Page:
Shaffer explained that “the S&T program fared well in comparison to many other discretionary accounts,” and explained that “the DOD has increased emphasis on S&T” by increasing its budget by almost 15 percent above inflation from FY 2002 to the FY 2010 request (about 2 percent annually.)
DOD is continuing two trends in its budget submission this year. S&T funding is continuing to increase for the Services as compared to the agencies and the Office of the Secretary of Defense. Funding is also continuing to move from kinetic to non-kinetic capabilities. Areas of increased investment in this budget request include medical S&T, expanded cyber protection, expanded anti-tamper technology, stand off detection of fissile materials, large data handling capabilities, sociology research, high performance computing modernization, power and energy, cognitive and neurosciences, and composites. Shaffer’s testimony briefly reviews the applicable service branch, funding level, and a brief description of the research in each area.
Also covered in Shaffer’s testimony were changes in world-wide S&T, which he described as follows:
“Embedded within the changes in the worldwide geopolitical and economic landscape are significant shifts in the global science and technology landscape. These S&T changes consequently impact the Department's investment projections. There are numerous factors that, combined, make this a complicated and ambiguous time for S&T. Such influential trends escalate technological risk, and most of the trends are not something we can do anything about. Taken together, they culminate in an increased risk of technology surprise, and underlie the priority of S&T outlined by Secretary Gates. This priority, in turn, supports the need for the Department to maintain a robust S&T investment.”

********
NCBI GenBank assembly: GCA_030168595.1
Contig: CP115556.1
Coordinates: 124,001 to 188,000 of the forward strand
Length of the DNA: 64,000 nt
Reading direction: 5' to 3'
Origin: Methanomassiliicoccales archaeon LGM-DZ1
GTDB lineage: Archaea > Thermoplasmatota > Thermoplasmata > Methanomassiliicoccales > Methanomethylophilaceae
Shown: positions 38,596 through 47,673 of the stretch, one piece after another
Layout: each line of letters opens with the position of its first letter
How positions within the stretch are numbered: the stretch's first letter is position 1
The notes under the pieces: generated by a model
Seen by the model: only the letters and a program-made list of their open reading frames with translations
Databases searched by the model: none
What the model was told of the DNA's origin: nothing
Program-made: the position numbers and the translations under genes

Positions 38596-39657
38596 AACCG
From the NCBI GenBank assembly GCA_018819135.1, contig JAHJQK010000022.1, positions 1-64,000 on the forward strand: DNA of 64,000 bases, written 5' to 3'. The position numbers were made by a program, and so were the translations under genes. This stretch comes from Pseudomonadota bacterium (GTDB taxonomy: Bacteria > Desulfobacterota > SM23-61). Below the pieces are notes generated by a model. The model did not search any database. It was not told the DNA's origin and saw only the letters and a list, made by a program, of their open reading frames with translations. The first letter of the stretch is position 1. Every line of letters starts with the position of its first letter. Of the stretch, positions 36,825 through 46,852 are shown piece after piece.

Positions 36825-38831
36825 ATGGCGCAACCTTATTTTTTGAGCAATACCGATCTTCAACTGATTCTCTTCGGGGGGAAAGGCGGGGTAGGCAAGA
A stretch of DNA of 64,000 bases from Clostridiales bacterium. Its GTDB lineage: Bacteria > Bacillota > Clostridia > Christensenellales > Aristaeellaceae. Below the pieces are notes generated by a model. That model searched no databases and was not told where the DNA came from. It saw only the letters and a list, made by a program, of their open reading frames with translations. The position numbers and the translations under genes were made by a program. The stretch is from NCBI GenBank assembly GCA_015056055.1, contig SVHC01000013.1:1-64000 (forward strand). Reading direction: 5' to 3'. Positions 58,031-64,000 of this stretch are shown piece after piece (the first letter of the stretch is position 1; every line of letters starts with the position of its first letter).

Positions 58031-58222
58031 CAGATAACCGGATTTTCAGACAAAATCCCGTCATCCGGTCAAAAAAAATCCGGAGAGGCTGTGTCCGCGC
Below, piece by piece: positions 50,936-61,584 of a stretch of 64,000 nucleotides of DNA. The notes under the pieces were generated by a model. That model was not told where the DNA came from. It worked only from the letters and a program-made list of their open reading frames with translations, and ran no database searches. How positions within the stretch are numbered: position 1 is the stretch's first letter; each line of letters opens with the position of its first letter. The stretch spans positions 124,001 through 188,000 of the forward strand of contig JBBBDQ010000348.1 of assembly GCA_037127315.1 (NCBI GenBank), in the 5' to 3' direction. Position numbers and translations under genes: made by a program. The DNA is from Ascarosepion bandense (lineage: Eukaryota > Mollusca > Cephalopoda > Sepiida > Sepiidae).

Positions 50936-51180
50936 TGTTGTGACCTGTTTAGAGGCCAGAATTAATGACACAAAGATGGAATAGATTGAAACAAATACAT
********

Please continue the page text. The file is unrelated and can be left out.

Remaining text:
The factors include an increasing number of scientists and engineers as compared to the U.S. and Europe, increasing foreign R&D investment, the increased use of commercial technology, and accelerated technology development.
Shaffer identified the importance of basic research as one of Defense Secretary Robert Gates’ “strategic principles and the relevance to defense S&T.” His written testimony stated: “DoD Basic Research provides an essential source of new knowledge and understanding in science and engineering areas that underpin national defense. Today’s science and engineering research leads to tomorrow’s new technologies, which in turn transforms tomorrow’s battlefield. In this globally connected S&T world, we need to be assured that US applies its intellectual and technological resources to keep ahead of a determined and sophisticated adversary.” Gates’ first priority is “taking care of our people,“ which includes the enhancement of the science, technology, engineering, and mathematics workforce. Also a priority: to “institutionalize and enhance our capabilities to fight the wars we are in today and the scenarios we are most likely to face in the years ahead,” which include programs in areas such as intelligence, surveillance, and reconnaissance; large data processing, and energy efficiency.
Committee members asked the witnesses about a wide range of research areas, including measures to protect against Improvised Explosive Devices, the coordination of DARPA cyber research with the National Science Foundation, the rapid fielding of new technologies on the battlefield, workforce development (which Shaffer called “a concern of everyone at this table,”) prioritization of immediate and future needs, the weight of body armor, nanotechnology, energy extraction and use, and irregular warfare.